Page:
AoEC Burditt Prize Coaching At Work Extract

Extract from Coaching At Work Article (Coaching at Work, Volume 7, Issue 1)

Campbell wrote the submission with her client, the chair of a charitable, faith-based organisation, to help her “learn about the subsequent long-term effect” (of the transformation) on her client. The breakthrough was sparked by Campbell’s choice to share her impression of the client after the first session in which she felt “patronised”.

She experienced the “most profound moment in her coaching career” during the second session. She had an insight that her client was quick at processing information, then persuading others this was so, becoming impatient and condescending when it did not work. Sharing this word ‘condescended’ sparked off a change in the client’s demeanour. “He said this was against his core values. This was his first real question of himself in this whole conversation,” wrote Campbell.

The client wrote: “It is rare in life for there to be an alloyed exchange…sometimes only that spiritual connection, painful as it often is, will answer. Perhaps this is the only way that what I see as the depth work around matters of ego, self-image, humility and openness can proceed.”

The client learned: “It is important to listen carefully to other people”; “humility is a very under-rated virtue in professional life”; “deeper learning is often, perhaps always, accompanied by pain, honesty and risk-taking on the part of the coach can give something profound and lasting to the client, beginning with opening the gate for the client to also be honest and take a risk”, and – a learning loved by the judges – “the connection between coach and client need not be perfect…for it to be extremely valuable”.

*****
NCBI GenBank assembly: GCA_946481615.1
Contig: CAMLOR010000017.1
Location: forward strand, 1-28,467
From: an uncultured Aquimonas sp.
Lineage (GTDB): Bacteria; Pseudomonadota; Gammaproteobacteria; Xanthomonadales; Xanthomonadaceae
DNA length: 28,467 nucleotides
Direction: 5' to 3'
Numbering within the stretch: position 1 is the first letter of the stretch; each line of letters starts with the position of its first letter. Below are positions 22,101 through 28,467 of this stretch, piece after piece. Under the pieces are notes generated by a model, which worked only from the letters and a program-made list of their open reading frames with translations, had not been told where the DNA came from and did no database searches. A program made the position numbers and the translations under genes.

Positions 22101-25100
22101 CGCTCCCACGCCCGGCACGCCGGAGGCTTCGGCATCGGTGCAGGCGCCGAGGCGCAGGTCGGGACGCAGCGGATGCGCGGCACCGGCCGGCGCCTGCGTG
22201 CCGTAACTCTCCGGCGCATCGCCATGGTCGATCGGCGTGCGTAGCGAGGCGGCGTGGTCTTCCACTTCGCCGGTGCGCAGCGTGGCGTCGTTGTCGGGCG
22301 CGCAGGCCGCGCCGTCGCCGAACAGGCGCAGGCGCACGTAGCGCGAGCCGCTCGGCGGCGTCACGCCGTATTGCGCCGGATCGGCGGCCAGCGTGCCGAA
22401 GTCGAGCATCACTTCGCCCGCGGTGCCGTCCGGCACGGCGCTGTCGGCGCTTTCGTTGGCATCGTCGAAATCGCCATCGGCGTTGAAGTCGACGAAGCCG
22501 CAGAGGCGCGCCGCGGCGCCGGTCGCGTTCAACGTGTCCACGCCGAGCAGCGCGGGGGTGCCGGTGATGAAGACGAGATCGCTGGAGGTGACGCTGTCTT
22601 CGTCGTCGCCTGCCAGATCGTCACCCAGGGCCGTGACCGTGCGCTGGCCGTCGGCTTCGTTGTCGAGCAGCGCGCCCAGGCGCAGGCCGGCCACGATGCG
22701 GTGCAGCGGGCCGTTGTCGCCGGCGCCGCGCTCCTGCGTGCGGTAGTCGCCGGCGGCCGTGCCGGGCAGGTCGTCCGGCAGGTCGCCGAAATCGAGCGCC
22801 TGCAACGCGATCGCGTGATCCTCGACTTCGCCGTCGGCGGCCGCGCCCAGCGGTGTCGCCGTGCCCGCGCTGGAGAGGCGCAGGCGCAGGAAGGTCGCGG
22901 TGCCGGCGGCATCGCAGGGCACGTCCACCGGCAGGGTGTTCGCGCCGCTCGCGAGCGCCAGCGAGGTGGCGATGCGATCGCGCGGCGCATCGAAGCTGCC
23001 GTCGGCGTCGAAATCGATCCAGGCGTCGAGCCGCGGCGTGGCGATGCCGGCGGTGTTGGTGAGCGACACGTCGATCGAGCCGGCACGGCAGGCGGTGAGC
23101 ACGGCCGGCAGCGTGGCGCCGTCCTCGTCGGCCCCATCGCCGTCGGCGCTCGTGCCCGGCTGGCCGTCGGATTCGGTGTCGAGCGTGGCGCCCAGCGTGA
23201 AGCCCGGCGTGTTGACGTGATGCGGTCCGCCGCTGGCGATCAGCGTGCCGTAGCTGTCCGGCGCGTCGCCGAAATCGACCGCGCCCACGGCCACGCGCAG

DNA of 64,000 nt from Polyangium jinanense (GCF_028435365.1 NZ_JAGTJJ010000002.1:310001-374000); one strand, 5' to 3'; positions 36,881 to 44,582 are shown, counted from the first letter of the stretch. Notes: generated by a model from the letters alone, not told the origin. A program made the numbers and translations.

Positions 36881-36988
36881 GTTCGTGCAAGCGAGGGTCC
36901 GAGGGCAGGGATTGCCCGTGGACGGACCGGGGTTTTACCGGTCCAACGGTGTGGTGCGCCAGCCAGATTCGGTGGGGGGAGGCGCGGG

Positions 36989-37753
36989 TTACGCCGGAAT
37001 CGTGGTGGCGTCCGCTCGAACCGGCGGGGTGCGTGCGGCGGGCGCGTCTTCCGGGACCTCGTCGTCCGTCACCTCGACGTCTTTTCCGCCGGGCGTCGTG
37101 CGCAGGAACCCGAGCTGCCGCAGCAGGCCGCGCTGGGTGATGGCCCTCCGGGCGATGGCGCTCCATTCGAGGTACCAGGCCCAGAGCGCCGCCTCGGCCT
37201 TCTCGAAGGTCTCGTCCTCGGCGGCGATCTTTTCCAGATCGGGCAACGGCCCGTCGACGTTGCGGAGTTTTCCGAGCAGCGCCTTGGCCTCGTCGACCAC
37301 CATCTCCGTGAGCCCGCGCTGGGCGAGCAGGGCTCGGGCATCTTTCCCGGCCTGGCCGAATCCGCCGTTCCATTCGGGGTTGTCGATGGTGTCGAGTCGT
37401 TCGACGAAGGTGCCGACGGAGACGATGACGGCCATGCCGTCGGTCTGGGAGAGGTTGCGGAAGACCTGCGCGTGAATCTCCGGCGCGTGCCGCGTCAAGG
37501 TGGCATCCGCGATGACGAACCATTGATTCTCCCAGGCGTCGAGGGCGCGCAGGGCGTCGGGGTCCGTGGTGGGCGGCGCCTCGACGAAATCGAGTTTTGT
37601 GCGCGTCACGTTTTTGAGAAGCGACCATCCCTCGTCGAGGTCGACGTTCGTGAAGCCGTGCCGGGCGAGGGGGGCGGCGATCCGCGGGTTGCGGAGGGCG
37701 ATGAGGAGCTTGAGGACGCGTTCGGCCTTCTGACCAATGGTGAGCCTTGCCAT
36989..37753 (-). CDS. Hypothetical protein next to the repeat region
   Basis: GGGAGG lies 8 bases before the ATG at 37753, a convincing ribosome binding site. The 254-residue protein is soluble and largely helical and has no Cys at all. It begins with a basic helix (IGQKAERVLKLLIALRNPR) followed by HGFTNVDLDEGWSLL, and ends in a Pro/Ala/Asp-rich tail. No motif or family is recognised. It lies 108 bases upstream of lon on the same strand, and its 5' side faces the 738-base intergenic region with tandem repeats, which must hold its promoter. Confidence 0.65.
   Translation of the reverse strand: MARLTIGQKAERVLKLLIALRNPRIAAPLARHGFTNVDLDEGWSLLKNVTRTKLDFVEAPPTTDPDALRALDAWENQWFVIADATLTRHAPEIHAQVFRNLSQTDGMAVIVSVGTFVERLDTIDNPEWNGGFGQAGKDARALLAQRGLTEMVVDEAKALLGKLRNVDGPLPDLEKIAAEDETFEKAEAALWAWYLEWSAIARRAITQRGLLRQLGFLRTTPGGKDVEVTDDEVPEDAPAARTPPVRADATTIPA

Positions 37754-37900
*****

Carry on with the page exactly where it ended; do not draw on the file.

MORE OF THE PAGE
Campbell learned: “That my own sense of transformation on behalf of my client depended on my willingness to transform myself.”

The judges liked her…

  • Questioning on: “How can excellence in coaching be achieved without evaluation of the long-term impact?” and “How do we cater for the ethical dilemma of short-term coaching contracts not offering sufficient support for transformation?”

  • Handling of ethical issues

  • Demonstration of “care for him as my client” without creating dependency

  • Demonstration of a deep desire to help while maintaining the boundaries

  • Conclusion “that transformation can happen in the room and within a short- term relationship”

  • Humility

  • Beginner’s mind

“She helped dissolve the energy of her client without trying to solve his problems…For me, the true test of a coach is one of her final statements: ‘My own sense of transformation on behalf of my client depended on my willingness to transform myself,’” said Burditt.

For the full Coaching At Work Article, please follow this link ( Please note link available for subscribers only.)

http://www.coaching-at-work.com/2012/01/19/burditt-lecture-winners-offer-profound-learning